Braking Systems In Zip Lines
There are two main types of zip line brake – active brake and passive brake. The former needs the rider to trigger it and is less safe, but arguably, more fun. The passive brake, meanwhile, is something that engages by itself and brings the rider to a slowing stop without them having to work for it.
People who argue for an active zip line brake usually place the argument that this gives the rider more control over the run. The speed boosts the experience immensely, and also the enjoyment they get out of it. With active brakes, the setup is decidedly easier, and the versatile nature allows them to be used in a broad range of zip line applications. In contrast, passive brakes are known for being safer, especially when there are children in the picture. They usually lack the skill to actuate an active brake.
Active braking with a leather glove
This is the most common active zip line brake, comprising a leather glove worn on the rider’s hand. The rider needs to apply increasing friction to slow down and bring them to a gradual stop. It takes considerable training and practice to get this right.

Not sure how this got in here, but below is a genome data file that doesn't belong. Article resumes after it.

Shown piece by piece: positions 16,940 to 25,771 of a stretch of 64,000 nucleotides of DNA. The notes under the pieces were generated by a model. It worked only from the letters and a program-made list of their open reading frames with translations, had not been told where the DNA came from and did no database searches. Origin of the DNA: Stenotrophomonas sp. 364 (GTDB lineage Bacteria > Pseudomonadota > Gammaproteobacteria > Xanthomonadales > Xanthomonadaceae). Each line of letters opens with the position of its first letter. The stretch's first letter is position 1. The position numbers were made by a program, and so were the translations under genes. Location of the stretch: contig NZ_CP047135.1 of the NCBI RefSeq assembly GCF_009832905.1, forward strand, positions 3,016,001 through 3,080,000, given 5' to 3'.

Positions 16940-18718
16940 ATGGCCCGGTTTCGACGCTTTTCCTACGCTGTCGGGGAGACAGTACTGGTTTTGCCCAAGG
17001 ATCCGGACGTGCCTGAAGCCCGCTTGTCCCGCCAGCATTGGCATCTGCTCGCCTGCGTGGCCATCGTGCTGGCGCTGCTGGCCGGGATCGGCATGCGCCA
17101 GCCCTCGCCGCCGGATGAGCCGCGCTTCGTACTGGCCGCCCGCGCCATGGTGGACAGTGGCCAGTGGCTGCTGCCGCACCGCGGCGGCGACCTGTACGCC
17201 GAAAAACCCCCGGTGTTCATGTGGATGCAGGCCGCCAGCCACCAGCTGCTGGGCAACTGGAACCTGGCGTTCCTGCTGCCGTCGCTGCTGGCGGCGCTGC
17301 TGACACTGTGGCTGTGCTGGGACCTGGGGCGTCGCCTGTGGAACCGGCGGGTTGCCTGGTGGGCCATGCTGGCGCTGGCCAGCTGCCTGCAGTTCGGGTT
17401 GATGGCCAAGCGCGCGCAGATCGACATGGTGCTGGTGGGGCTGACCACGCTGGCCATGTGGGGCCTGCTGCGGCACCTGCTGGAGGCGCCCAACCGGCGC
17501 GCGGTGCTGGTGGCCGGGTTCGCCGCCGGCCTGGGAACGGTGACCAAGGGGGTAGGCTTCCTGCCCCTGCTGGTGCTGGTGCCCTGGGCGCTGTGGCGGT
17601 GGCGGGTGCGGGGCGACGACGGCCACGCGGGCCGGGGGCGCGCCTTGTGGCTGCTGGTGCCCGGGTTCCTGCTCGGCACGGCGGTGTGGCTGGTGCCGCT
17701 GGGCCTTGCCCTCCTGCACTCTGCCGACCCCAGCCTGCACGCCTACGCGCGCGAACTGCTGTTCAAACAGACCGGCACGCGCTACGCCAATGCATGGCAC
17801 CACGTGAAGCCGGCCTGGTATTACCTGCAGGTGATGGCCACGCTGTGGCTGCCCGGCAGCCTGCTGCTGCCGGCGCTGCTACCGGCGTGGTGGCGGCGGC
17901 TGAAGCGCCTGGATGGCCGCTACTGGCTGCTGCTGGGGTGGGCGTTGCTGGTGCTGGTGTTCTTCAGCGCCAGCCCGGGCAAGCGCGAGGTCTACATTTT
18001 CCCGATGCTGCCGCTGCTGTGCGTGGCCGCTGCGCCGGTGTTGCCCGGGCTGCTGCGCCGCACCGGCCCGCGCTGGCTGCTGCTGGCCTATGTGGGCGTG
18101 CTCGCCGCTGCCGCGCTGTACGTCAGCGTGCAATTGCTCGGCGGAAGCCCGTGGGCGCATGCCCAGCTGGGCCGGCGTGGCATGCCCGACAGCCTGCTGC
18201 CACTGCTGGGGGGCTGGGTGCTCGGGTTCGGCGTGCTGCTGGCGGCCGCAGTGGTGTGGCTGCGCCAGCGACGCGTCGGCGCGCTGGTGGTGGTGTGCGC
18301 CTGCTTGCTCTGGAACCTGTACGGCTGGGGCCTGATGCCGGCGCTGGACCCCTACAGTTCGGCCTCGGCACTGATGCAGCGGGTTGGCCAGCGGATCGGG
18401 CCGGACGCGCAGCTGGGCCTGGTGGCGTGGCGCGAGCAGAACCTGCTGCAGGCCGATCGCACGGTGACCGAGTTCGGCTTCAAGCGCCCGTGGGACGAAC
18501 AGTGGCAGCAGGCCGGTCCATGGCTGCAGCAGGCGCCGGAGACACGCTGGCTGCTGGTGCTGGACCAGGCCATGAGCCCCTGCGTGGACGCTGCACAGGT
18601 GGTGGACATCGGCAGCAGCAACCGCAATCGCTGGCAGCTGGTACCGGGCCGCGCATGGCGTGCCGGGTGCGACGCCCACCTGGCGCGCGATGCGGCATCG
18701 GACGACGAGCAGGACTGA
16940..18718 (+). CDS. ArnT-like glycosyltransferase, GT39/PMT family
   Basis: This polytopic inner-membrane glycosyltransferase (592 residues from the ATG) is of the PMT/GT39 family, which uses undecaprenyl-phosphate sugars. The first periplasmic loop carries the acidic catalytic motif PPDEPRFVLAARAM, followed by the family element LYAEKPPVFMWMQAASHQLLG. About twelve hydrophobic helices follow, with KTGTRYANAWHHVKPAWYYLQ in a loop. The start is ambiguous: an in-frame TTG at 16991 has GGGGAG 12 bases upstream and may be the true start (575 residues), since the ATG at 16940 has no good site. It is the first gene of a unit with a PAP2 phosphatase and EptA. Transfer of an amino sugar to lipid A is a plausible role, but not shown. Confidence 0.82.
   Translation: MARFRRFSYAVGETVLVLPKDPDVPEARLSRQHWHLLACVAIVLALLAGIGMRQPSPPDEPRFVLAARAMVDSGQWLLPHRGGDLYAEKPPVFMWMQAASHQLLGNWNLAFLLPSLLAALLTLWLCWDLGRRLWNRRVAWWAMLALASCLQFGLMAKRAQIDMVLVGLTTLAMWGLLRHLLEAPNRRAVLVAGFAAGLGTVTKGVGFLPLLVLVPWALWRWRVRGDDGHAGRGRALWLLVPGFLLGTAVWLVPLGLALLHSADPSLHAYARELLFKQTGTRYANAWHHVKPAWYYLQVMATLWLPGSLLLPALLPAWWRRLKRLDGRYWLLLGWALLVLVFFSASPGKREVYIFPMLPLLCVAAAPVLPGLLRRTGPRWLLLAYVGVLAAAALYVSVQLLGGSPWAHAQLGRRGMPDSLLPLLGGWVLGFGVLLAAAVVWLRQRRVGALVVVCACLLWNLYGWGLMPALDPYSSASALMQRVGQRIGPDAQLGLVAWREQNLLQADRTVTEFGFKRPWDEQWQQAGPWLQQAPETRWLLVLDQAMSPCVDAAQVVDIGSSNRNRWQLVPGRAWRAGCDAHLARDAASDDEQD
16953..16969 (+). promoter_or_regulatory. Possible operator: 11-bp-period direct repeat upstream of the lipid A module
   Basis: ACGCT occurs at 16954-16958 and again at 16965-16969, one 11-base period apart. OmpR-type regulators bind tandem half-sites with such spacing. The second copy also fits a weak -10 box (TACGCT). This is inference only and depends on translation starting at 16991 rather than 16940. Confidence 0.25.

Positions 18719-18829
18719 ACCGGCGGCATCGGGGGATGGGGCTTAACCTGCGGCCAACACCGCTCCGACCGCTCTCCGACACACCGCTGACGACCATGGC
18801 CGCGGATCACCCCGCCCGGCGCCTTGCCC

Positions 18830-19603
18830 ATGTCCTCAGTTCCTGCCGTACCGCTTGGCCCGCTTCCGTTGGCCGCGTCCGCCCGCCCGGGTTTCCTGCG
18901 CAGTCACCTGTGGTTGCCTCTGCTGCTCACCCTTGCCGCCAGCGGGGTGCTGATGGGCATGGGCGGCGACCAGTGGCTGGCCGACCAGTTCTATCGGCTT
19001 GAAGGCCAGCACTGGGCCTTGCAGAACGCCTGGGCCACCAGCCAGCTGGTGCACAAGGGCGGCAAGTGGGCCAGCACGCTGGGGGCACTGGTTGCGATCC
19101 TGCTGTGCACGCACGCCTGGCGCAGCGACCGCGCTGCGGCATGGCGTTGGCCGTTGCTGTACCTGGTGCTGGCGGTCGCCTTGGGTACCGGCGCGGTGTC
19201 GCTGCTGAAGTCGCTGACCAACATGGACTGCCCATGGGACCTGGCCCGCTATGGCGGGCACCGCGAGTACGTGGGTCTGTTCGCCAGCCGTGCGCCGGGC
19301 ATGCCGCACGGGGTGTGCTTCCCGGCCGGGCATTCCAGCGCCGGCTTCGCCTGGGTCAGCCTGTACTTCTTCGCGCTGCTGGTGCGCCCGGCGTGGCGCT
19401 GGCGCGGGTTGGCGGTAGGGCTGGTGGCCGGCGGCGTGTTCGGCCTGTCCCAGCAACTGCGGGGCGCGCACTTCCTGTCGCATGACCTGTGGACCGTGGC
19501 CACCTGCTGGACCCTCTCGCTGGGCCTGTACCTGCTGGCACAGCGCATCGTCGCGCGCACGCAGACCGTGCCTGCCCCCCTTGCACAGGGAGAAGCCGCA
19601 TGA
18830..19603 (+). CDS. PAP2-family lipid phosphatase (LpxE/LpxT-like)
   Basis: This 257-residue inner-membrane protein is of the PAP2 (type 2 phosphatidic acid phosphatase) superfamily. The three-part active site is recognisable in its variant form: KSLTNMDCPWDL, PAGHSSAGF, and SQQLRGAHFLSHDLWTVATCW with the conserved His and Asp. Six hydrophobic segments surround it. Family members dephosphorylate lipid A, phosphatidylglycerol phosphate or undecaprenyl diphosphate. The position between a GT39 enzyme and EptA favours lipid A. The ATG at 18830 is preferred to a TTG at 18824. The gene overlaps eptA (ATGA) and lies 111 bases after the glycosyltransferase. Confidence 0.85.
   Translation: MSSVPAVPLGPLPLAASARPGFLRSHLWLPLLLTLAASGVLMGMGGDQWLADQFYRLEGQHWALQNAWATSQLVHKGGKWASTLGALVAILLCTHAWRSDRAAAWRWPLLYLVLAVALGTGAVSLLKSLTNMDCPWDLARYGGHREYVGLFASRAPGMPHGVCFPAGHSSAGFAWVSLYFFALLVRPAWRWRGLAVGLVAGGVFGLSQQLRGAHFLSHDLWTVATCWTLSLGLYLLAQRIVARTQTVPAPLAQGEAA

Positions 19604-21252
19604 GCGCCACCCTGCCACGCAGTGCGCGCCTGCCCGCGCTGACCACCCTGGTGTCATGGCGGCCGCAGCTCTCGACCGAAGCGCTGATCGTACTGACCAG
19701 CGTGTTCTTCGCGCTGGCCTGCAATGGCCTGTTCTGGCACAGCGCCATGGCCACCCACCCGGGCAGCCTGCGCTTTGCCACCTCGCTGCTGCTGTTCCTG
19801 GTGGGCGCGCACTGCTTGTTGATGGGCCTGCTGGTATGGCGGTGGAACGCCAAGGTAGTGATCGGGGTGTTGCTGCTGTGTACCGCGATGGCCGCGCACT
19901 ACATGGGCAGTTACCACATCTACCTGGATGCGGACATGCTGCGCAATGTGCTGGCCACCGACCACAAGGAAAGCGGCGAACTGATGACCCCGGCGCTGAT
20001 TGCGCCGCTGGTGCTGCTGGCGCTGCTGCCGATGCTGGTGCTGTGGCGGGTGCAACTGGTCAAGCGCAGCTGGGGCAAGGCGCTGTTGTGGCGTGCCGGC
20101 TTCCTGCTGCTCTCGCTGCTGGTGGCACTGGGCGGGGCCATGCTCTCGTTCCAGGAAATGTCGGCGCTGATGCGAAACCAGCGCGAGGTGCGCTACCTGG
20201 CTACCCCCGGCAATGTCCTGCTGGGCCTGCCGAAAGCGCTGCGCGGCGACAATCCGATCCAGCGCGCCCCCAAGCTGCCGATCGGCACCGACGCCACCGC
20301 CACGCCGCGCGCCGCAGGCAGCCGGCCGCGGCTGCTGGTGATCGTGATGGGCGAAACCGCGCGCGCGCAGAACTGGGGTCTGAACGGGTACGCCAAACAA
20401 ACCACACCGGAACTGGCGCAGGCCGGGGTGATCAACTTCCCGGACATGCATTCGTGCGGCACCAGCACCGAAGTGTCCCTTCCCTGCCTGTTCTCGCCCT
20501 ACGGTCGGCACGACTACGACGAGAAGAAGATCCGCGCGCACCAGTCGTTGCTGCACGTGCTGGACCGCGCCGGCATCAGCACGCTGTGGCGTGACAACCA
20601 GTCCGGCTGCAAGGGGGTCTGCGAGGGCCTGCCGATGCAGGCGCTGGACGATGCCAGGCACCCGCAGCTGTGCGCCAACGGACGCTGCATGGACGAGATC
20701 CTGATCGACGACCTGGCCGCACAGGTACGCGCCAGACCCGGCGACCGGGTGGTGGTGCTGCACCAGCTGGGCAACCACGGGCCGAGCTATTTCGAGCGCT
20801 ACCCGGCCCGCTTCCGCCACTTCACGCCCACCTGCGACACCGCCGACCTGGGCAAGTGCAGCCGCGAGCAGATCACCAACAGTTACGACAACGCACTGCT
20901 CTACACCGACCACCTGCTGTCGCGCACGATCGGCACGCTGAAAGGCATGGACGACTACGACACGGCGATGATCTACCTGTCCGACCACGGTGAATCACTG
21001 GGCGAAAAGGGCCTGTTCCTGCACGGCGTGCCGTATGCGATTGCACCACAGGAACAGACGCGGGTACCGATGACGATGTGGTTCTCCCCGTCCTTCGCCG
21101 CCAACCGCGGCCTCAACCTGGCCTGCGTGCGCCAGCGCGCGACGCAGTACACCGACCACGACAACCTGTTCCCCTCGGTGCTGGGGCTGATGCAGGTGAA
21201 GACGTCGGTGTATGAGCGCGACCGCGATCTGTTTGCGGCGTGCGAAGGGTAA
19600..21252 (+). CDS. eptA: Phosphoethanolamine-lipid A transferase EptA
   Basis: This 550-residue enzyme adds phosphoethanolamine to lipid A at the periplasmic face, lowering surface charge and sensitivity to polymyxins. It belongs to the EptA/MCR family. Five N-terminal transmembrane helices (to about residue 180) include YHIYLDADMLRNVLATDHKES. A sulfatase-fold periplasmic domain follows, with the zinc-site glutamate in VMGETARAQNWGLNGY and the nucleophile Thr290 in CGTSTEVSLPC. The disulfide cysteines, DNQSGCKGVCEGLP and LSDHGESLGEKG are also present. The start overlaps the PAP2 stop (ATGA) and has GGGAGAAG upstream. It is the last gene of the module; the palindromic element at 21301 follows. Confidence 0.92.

Passive braking with a bungee brake
This zip line brake uses a padded lock, which mounts on the cable near the end of the zip line. It moves freely carrying a length of bungee cord, which is also connected to an anchor spot like a tree. When the rider’s trolley blocks this and pushes it down the cable, the bungee cord id stretched, and it absorbs the rider’s momentum. This retracts the bungee, and the rider comes to the low point near the end of the line. This method is commonly employed in backyard zip lines, where there is no platform at the end for dismounting.
Passive spring brakes
This works a lot like a bungee brake, but minus the need for being anchored off to the side. The spring compresses when it encounters force from the rider’s trolley, instead of taking which in, it pushes the rider backwards.
There are commercial zip lines that make use of more than one spring for the braking system. These also use impact pads, which keep the spring from pushing back till the rider has unclipped and gotten off the trolley. Springs are not suited for the residential setting because of the shorter braking distance.